So the best way to think of a role is to think of all the things this person does because of their position in the organization. It is sort of like groups in a way. The key for good role management is to think of all the things that anyone in that role might need that someone else in the role might not need, but if they get access it would not be a security risk. Again, we have the simplicity/complexity rule here. There is a tendency for organizations to make too many roles because they take the idea of least access to an extreme. There might be a system that not all help desk people will need access to. But there is a certain level of trust the organization has for help desk people that says they could be trusted to handle that information or access to that system. So maybe one help desk person does not currently help with system X, but they could just as easily be cross trained to help with that without changing their position in the company. There is no reason to deny the access to that system. So the role would be set up to grant access to systems A, D, and S, even though they currently only use A and S.
Down the road maybe the help desk person has gone to school and learned how to program. They get transferred to the development team for the internal Wiki. At that point their account would be adjusted to remove them from the help desk role and added to the Wiki development team role. The workflow for removal from help desk would remove the enhanced access to A, D, and S. The workflow to add them to the development team role which would then add them to the C and Q systems. Initially they might only use the C system, but as they learn more and are given more things to do in the team they start using the Q system also and they already have access to it.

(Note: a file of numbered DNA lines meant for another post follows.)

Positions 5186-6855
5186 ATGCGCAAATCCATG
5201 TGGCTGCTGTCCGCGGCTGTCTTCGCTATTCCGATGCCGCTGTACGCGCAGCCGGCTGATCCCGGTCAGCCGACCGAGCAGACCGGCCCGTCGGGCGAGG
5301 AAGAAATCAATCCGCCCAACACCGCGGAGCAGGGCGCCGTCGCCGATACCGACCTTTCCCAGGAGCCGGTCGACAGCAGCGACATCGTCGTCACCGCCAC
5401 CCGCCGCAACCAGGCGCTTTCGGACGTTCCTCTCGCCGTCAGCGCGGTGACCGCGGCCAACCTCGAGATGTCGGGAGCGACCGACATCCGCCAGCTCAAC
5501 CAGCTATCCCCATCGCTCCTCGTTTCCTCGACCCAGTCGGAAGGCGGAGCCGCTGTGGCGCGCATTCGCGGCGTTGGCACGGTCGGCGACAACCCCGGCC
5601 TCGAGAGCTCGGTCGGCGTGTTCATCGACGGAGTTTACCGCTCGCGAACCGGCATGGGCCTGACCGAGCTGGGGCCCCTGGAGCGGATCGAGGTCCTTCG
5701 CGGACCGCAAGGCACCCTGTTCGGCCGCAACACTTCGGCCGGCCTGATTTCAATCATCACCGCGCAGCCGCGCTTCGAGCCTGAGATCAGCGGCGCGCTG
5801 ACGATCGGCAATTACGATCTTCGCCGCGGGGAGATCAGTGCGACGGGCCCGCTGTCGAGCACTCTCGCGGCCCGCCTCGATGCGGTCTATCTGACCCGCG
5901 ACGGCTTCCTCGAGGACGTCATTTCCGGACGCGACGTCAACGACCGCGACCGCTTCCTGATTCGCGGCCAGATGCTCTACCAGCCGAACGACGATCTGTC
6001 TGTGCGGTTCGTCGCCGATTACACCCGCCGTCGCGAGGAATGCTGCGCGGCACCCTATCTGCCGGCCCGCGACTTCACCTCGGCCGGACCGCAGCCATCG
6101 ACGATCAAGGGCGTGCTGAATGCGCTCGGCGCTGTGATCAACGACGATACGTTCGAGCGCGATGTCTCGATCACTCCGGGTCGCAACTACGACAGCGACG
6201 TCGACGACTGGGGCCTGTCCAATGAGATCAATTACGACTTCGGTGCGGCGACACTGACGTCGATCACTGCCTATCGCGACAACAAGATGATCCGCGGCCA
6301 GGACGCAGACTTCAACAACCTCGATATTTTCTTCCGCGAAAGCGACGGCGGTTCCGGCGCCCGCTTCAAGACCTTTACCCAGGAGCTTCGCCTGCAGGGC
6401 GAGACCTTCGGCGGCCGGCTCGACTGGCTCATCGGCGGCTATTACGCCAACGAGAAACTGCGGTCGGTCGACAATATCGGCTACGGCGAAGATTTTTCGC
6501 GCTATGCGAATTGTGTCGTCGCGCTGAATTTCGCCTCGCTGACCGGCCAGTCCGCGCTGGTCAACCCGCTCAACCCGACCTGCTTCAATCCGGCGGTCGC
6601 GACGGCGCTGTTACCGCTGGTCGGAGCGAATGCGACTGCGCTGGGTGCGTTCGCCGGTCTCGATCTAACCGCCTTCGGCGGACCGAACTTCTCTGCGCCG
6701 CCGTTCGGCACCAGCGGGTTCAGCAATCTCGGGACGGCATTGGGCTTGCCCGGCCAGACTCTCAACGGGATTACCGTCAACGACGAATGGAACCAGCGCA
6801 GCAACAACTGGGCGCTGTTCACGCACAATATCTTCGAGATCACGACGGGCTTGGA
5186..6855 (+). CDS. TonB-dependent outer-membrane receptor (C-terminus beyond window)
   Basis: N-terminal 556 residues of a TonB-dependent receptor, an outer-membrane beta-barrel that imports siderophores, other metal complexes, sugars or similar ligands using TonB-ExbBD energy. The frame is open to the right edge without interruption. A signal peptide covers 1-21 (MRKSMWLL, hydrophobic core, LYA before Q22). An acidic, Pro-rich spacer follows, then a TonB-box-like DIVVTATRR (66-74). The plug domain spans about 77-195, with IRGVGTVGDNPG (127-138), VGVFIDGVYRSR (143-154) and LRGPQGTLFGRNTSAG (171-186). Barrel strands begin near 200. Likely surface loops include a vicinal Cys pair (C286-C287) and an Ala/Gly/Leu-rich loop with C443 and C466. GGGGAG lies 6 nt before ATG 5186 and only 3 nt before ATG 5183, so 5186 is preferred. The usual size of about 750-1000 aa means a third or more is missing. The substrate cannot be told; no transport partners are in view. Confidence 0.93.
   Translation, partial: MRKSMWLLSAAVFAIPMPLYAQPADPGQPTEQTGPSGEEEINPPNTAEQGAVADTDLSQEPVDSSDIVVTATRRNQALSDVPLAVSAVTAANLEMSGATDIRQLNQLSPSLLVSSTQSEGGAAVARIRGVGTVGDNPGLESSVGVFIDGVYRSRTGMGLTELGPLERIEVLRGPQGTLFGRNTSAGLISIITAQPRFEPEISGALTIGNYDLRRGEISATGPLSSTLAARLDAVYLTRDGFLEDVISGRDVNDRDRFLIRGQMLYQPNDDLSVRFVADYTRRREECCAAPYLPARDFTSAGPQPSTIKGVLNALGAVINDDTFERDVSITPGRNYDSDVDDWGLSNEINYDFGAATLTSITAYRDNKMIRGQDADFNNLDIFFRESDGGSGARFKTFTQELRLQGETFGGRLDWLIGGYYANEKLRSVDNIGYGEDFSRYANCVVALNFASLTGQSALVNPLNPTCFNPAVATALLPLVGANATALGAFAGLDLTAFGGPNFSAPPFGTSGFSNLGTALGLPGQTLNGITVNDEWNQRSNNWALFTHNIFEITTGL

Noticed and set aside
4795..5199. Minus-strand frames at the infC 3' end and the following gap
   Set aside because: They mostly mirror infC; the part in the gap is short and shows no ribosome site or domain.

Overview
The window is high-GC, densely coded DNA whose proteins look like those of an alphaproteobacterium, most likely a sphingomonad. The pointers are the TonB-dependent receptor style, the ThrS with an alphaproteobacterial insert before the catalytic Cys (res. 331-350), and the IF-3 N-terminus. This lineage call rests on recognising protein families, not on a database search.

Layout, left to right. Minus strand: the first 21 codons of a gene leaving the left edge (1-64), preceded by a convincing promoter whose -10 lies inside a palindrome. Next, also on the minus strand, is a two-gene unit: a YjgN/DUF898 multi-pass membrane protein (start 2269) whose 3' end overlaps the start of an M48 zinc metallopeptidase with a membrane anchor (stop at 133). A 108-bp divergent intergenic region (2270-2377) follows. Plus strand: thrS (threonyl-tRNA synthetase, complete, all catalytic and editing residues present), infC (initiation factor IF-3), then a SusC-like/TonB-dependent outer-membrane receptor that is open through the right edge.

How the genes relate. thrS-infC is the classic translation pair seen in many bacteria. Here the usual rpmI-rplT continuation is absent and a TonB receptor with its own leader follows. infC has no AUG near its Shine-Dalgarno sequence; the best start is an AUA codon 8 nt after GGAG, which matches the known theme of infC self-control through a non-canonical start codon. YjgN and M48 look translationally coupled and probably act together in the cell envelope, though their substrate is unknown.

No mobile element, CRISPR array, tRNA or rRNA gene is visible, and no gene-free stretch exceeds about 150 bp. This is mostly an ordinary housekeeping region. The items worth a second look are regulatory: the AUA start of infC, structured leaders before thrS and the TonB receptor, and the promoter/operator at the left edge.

Some final thoughts you want to consider when looking at an IDM solution. IDM solutions are very different in how they work. There are still some systems that will do things in a batch process methodology. This means you create, delete, or modify the user and a job is put in a queue that will be handled maybe once or twice a day. So it might be 12 to 24 hours before the user is created, deleted, or changed. Some systems might have a 15 minute lag in processing. The closer you get to real time processing the better the system. Most systems will handle some if not all tasks in near real time (nothing is instantaneous). The more responsive the system is the more secure your system will be. Also, the more productive your users will be because they will not have to be waiting for the system to process the request.